I starting writing on Seeking Alpha beginning in January, 2011, about the same time I opened up my Investment Advisory business to new clients. I'm not sure how many contributors have gone on record to give their total return performances of the stocks or funds they recommended since they started writing articles, but I thought it would be interesting to see how I've done.
The table below lists all of the articles I wrote in 2011 concluding with my picks for the 2012 year shown in the article which came out January 3rd, 2012. Though the table goes back almost two years now, I should point out that the funds I invest in can take time to reflect their under or over valuation, and many have not even done that to this day. It's true that Closed-end funds can be quite volatile on a day-to-day basis, but there is also a certain gravity to them that over time, will cause them to follow an 'invisible hand' if you will. That 'invisible hand' is dictated by the performance of a fund's Net Asset Value (NAV) as well as a fund's ability to maintain its high distribution and its relative valuation (i.e. premium/discount). Follow these parameters and you give yourself a huge advantage in finding funds that will show positive total return performance over time as well as avoiding funds that will continue to deteriorate even with their enticing high yields.
The performances for each equity Closed-End fund (CEF) I either rated Positive (green) or Negative (red) is shown in the table below assuming re-investment of all distributions from the date the article was written to December 21, 2012. I used Y-Charts for these comparisons since I cannot find a graphing website that shows total return performances on a non-reinvested basis. This is certainly better than most financial websites, like Yahoo! Finance or MSN Money, which simply graph the market prices without dividends or distributions, which for high yielding funds in the 8% to 12% range, is significantly short changing their total return performances. Though I wouldn't normally reinvest distributions (although for some positions, like the Royce Value Trust (RVT) I do), Y-Charts only shows the returns on a reinvested basis.
Nonetheless, an investor would have realized these performances had they reinvested the distributions and without the luxury of being able to add to positions on weakness or to reduce positions into strength, something that you need to do with equity CEFs, I believe this exercise gives a pretty good indication of how an investor would have done if they had followed my advice.
Now, 2011 was not a good year for equity CEFs. In fact, except for the utility focused funds, equity CEFs had their worst year since the bear market in 2008 and closed the year at their widest discounts since the market recovery in early 2009. I had anticipated a more flat to negative year in 2011 and had advised readers to overweight the more defensive option-income funds, but even I did not realize how bad equity CEF market prices would go on to perform that year. It didn't matter that defensive option-income funds NAVs would hold up much better and in fact many of the option-income funds I recommended had positive total return NAVs in 2011...they were still thrown out by year's end. But even having to go through that, most of the funds (94%) I recommended in 2011 would still show positive returns today if you had just held onto them, most even without reinvesting.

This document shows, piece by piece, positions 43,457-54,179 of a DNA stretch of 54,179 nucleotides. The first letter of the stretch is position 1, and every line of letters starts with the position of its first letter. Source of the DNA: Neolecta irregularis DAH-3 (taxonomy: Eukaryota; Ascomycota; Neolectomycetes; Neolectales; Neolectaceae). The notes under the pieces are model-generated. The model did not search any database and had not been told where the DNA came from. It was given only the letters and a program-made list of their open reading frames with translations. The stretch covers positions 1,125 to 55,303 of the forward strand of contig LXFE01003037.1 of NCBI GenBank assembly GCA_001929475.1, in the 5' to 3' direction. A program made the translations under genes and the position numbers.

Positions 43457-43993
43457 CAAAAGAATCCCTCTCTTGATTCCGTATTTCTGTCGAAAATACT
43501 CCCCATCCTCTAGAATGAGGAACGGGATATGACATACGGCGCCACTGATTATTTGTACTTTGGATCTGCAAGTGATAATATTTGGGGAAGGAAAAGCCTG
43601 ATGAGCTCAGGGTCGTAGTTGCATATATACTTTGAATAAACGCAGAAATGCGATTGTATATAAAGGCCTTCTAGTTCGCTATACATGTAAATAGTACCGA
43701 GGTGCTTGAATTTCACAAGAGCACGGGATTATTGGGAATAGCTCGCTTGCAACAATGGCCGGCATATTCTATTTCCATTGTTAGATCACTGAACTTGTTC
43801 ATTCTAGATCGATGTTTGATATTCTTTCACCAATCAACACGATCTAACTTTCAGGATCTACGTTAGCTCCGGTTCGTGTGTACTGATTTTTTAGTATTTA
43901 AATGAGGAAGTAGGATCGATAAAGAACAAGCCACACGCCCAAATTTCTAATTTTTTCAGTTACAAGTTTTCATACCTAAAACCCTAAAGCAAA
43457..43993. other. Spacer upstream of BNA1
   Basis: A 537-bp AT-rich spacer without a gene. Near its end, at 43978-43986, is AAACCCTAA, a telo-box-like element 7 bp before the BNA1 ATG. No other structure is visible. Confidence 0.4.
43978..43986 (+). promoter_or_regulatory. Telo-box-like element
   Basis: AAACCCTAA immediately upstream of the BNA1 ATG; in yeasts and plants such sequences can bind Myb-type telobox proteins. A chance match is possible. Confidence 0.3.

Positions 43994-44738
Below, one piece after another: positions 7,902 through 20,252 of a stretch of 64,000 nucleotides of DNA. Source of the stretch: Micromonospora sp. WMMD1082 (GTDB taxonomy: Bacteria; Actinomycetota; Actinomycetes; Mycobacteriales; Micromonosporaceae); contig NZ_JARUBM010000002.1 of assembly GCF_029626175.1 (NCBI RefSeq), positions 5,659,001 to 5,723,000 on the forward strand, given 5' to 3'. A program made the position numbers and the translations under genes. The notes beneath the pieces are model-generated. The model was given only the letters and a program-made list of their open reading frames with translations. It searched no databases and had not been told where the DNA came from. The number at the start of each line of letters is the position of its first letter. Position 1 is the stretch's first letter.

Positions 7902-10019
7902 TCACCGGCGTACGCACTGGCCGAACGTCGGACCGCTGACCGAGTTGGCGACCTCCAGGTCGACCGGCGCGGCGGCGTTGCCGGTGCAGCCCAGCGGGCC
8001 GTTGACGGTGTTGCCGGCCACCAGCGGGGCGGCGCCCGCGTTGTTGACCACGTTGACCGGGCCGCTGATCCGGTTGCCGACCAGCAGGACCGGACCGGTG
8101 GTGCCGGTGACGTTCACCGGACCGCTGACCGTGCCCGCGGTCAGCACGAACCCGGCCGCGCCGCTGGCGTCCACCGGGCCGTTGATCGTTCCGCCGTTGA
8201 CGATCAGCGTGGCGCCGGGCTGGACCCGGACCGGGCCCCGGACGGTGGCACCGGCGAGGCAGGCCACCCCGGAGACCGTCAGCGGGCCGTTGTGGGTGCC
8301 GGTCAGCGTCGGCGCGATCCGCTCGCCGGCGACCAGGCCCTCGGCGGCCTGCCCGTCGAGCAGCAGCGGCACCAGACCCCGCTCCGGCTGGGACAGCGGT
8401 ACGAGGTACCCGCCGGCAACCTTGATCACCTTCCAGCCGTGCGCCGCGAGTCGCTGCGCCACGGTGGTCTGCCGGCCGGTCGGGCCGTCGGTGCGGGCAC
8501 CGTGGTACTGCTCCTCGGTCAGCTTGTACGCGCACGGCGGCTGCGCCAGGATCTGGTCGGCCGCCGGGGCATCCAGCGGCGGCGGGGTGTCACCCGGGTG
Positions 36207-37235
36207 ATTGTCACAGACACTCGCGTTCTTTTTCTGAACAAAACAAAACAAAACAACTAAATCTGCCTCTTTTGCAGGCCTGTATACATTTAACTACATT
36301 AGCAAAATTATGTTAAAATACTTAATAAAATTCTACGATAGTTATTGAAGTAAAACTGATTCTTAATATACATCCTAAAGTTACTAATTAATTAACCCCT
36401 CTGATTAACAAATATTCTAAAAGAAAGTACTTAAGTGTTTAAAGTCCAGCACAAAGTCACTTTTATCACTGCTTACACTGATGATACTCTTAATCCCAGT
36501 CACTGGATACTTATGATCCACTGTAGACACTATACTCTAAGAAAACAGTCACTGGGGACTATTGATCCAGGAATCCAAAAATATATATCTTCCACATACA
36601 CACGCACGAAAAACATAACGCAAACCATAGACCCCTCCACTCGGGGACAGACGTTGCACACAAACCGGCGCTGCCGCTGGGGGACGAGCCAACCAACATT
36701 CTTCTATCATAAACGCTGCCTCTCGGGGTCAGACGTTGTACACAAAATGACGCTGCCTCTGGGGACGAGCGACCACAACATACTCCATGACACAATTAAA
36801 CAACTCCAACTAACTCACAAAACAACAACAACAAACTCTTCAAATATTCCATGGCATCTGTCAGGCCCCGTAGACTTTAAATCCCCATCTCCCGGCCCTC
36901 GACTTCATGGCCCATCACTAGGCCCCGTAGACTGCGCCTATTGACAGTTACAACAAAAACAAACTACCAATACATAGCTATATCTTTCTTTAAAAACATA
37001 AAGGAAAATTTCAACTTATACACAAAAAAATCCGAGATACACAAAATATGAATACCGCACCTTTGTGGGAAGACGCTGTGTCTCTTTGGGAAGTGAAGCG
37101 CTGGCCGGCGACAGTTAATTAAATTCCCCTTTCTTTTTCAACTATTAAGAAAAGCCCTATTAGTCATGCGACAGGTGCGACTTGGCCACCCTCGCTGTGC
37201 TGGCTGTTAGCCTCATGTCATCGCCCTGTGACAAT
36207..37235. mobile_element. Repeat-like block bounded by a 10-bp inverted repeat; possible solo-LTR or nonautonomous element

So being right about the option-income strategy in 2011 didn't help the fund's market prices and it was very frustrating to see a fund's market price go down when the fund's NAV was performing much better but I stuck with my thesis. In fact, I took a lot of flack from readers for continually recommending the same option-income funds, mostly from Eaton Vance (EV). Many thought I was even employed by Eaton Vance. What they didn't realize was that my analysis kept showing that the Eaton Vance option-income funds were, by far, the most undervalued of all equity CEFs compared to option-income funds from say, BlackRock (BLK) and ING (ING), two other large sponsors of option-income CEFs. I even went negative on the BlackRock option-income funds in a May 30, 2011 article, which turned out to be exactly the right call as all of the BlackRock funds I pointed out in the article went on to cut distributions aggressively and all went from premium valuations at the time to wide discounts currently. Contrast that to the Eaton Vance option-income funds which finally started to perform much better in 2012 along with many of the Nuveen option-income funds I recommended.
Though some of my articles may have been a little early, virtually all of them have been right given time. This fits into my strategy of not trying to hit short term home runs but rather trying to hit single after single even if it takes time. For example, negative calls on the PIMCO Global StocksPlus & Income fund (PGP) in August, 2011 and the Gabelli Utility Trust fund (GUT) in May, 2011 turned out to be correct as both have recently given up their huge premium valuations and are now negative since I wrote the articles.